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II-05 Interferon regulatory factor 5 promotes the effector phase of immune complex-mediated glomerulonephritis
  1. Ramon G Bonegio,
  2. Barry Horne,
  3. Abraham Cohen-Bucay,
  4. Yao Xie,
  5. Kei Yasuda and
  6. Ian R Rifkin
  1. Renal Section, Department of Medicine, Boston Medical Centre and Boston University School of Medicine, Boston, U.S.A

Abstract

Background Lupus nephritis is a serious manifestation of lupus for which treatment is only partially effective. It is characterised by the deposition of immune complexes in the kidney, activation of the complement cascade, cellular injury with the release of necrotic cell debris and the development of glomerular inflammation. However, the signalling pathways leading to the glomerular inflammation are incompletely defined. Interferon regulatory factor 5 (IRF5) polymorphisms are strongly associated in human genetic studies with an increased risk of developing lupus and, in mouse models, IRF5 has been shown to play an important role in the early phases of lupus pathogenesis including B cell autoantibody production and T cell activation by dendritic cells. IRF5 is a transcription factor that acts downstream of Toll-like receptors (TLRs) and other innate immune receptors to induce inflammatory responses. As necrotic cell debris has the potential to activate innate immune receptors, we hypothesised that IRF5 may also play a role in the later phases of lupus pathogenesis by promoting glomerular inflammation and lupus nephritis.

Materials and methods We developed a novel model of immune complex-mediated glomerulonephritis in which glomerulonephritis can be induced without exogenous adjuvant, making it possible to study the role of innate immune system activation by endogenous ligands. We induced nephritis using an endotoxin-free IgG1 fraction of sheep nephrotoxic serum (NTS) administered intravenously to wildtype (WT), IRF5-deficient (IRF5-/-) and TLR7-deficient (TLR7-/-) Fc gamma receptor IIB-deficient mice. Five days later, we euthanized the mice and measured nephritis severity.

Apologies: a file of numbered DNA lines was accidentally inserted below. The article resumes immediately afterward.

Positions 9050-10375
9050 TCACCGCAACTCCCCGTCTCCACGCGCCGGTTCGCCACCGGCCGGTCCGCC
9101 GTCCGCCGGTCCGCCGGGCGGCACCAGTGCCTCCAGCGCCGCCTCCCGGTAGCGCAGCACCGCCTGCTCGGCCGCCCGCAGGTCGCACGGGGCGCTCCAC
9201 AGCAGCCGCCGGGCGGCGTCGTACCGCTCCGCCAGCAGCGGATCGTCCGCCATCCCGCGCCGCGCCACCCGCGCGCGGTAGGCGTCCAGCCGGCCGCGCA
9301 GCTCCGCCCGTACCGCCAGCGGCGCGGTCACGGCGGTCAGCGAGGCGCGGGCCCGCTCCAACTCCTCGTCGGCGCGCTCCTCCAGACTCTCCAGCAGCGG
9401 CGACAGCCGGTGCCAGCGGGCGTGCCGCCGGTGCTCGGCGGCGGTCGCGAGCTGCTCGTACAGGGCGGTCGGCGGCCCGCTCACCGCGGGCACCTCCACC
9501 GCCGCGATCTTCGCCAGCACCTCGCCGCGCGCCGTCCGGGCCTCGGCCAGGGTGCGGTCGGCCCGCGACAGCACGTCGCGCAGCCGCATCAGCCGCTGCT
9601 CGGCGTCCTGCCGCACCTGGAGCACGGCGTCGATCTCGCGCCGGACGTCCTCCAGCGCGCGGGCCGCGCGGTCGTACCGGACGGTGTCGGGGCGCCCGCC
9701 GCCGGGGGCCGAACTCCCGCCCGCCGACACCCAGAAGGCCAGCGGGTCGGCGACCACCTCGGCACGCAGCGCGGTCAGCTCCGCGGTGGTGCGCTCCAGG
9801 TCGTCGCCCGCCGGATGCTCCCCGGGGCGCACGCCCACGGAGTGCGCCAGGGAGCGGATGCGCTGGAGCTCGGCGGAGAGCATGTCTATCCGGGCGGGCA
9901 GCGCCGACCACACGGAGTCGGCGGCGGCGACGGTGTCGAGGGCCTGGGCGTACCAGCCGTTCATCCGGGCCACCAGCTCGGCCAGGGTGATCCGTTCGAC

Results WT mice developed severe glomerulonephritis characterised by glomerular necrosis and crescents in 28 ± 6% of glomeruli and a marked mononuclear cell infiltrate. IRF5-/- mice developed significantly less severe disease with glomerular crescents and necrosis seen in only 6 ± 2% of glomeruli (p < 0.01) and a substantial reduction in mononuclear cell infiltration. TLR7-/-mice exhibited an intermediate phenotype. All mice had similar amounts of IgG and complement deposition in the kidney indicating that the differences in disease severity observed were not due to differences in the initial deposition of IgG1 NTS.

Conclusions IRF5 signalling plays an important role in the pathogenesis of the effector phase of immune complex-induced glomerulonephritis. This is likely mediated, at least in part, by the role of IRF5 downstream of innate immune receptors involved in the sensing of endogenous ligands released from injured cells. The reduction in disease in TLR7-/- mice suggests that RNA may be one such endogenous ligand involved.

Acknowledgements We thank Dr. David Salant for providing the sheep nephrotoxic serum.

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